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Most romantic singers of the 20th century

Updated 11:33 AM ET, Tue September 6, 2016
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The multitalented Barbra Streisand has had huge success as a singer, an actress and a filmmaker. In the 1970s she had a string of big, unabashedly sappy hits (many from her movies), including "The Way We Were," "Evergreen (Love Theme From 'A Star is Born')" and "You Don't Bring Me Flowers," her duet with Neil Diamond. Jim McCrary/Redferns/Getty Images
Thanks to one of the most stunning voices in music, Mariah Carey dominated the '90s pop charts with one No. 1 hit after another -- most of them love songs. Among the highlights: "Vision of Love," "Emotions," "Love Takes Time" and "Dreamlover." As a bonus she gave us the enduring holiday classic, "All I Want for Christmas Is You." VALERY HACHE/AFP/Getty Images
Despite little formal training, jazz singer Billie Holiday (1915-1959) thrilled audiences in the '40s and '50s with her vulnerable voice and inimitable stylings. Her take on Gershwin's "The Man I Love" is a classic. Here she's seen singing with an orchid in her hair in the early 1950s. Hulton Archive/Getty Images
Frank Sinatra (1915-1998) was a master at reinterpreting standards with his rich baritone and impeccable phrasing. Many of his romantic ballads, including "Strangers in the Night," "The Very Thought of You," "Fly Me to the Moon" and "The Way You Look Tonight," remain timeless classics. Daniel Rosenblum/Hulton Archive/Getty Images
Elvis Presley (1935-1977) made audiences swoon with his deep voice, soulful eyes and sensuous swagger. "Love Me Tender," "Can't Help Falling In Love" and "Are You Lonesome Tonight?" are among the most romantic songs ever recorded. Hulton Archive/Getty Images
The late Whitney Houston excelled at big-voiced romantic ballads, from "Saving All my Love For You" to "Where Do Broken Hearts Go." But it was her 1992 rendition of Dolly Parton's "I Will Always Love You" that melted hearts around the globe. Here's a look at other romantic singers of the last century. Kevork Djansezian/Getty Images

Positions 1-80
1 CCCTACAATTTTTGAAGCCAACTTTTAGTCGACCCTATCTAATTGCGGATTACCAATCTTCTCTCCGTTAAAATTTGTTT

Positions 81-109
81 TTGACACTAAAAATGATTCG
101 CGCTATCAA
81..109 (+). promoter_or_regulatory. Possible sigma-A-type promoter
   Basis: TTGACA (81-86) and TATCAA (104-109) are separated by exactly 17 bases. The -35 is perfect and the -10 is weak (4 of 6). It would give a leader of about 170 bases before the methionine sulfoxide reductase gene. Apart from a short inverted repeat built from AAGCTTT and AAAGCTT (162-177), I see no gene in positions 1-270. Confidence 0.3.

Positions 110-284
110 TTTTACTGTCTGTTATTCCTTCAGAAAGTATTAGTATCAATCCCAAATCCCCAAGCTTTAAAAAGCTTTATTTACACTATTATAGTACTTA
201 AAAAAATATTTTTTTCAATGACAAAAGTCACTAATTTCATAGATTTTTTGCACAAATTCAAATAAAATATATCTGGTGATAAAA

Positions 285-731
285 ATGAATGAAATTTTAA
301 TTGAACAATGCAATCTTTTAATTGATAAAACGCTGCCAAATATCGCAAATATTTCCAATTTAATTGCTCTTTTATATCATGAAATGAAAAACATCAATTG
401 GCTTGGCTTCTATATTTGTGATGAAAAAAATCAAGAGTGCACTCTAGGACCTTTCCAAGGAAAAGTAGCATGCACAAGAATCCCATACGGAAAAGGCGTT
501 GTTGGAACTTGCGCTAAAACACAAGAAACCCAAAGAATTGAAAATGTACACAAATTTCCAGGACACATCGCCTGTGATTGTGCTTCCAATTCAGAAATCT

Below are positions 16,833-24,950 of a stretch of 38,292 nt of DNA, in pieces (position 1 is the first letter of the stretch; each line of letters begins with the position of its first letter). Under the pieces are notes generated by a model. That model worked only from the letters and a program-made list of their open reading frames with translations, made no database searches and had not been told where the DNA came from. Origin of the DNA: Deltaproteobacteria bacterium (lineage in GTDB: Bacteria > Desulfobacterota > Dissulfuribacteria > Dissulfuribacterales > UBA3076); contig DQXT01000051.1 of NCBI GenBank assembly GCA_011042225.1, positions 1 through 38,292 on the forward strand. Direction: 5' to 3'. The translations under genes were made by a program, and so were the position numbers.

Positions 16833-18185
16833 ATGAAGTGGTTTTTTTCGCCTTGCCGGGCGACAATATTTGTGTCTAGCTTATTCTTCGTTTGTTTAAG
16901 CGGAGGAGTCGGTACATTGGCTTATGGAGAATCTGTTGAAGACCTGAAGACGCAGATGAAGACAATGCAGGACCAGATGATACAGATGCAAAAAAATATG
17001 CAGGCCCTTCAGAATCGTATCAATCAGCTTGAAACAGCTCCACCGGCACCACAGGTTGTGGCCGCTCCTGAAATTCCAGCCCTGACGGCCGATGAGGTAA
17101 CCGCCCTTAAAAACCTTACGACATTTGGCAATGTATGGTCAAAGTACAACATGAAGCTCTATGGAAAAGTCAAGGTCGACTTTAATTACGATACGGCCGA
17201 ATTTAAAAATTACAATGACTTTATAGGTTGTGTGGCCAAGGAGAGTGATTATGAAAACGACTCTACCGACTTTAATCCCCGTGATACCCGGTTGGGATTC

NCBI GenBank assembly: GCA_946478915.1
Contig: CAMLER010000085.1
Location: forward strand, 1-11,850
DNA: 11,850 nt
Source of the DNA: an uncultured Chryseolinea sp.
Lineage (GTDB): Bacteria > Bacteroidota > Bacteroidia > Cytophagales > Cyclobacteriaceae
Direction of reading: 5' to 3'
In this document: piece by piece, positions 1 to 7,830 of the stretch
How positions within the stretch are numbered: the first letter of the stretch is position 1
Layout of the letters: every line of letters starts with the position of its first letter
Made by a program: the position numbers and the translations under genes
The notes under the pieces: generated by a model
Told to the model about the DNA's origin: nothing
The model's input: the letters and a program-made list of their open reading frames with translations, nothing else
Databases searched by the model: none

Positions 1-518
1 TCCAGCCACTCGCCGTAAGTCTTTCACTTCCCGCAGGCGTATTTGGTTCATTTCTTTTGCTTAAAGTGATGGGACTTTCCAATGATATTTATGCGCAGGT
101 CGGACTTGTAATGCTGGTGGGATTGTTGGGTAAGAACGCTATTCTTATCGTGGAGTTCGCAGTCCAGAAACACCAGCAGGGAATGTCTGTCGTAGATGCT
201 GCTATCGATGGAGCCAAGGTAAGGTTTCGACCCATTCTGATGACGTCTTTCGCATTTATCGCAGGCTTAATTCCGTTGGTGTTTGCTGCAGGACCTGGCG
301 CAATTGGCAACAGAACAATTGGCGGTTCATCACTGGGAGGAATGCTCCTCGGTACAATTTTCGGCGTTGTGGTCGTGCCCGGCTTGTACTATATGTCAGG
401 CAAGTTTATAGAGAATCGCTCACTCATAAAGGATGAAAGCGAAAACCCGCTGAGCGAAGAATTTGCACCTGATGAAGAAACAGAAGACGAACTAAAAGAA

The silky vocals of Smokey Robinson -- with his Motown band the Miracles and later as a solo artist -- seduced listeners on such hits as "You've Really Got a Hold of Me," "The Tracks of My Tears" and "Being With You." Michael Ochs Archives/Getty Images
Rod Stewart began his career as a rocker with The Faces, seen here at a 1973 concert in Los Angeles. By the mid-'70s he he had remade himself as a raspy crooner of love songs, including "Tonight's the Night," "The First Cut is the Deepest" and "You're In My Heart." Keystone Features/Hulton Archive/Getty Images
Few female singers of the late 20th century sang about love better than Diana Ross. As the lead voice of Motown girl group the Supremes, she had big hits with "Stop! In the Name of Love," "You Keep Me Hanging On," "I Hear a Symphony," "Someday We'll Be Together" and "My World is Empty Without You." After launching a solo career she topped the charts again with "Ain't No Mountain High Enough" and "Endless Love," her smash 1981 duet with Lionel Richie. Larry Ellis/Hulton Archive/Getty Images
Marvin Gaye (1939-1984) should be on this list just for "Let's Get It On," his classic 1973 ballad of seduction. But Gaye's soulful voice also gave us the tortured-love classic "I Heard it Through the Grapevine" and the erotic "Sexual Healing." Evening Standard/Getty Images
British singer-songwriter Van Morrison charmed audiences on both sides of the the Atlantic with such lovestruck tunes as "Crazy Love," "Into the Mystic" and "Sweet Thing." His tender classic, "Have I Told You Lately (That I Love You)" has been widely covered. Here he is performing in New York City in 1969. PoPsie Randolph/Michael Ochs Archives/Getty Images
The deep seductive purr of Barry White (1944-2003) powered such '70s love songs as "Can't get Enough of Your Love," "Never, Never Gonna Give Ya Up" and "You're The First, The Last, My Everything." Hulton Archive/Getty Images
Steve Perry was the lead singer for Journey during their late-'70s and early-'80s heyday. His soaring, luminous voice wrung emotion from such power ballads as "Faithfully" and "Open Arms." Matt Green/Hulton Archive/Getty Images
R&B singer Luther Vandross (1951-2005) consistently slayed listeners with his velvet voice. Even Mariah Carey said she was intimidated to duet with him. His many indelible love songs include "Stop to Love," "So Amazing" and "Here and Now." David Corio/Michael Ochs Archives/Getty Images
Tony Bennett gave us the timeless "I Left My Heart in San Francisco" and at 89 is still going strong. David Redfern/Redferns/Getty Images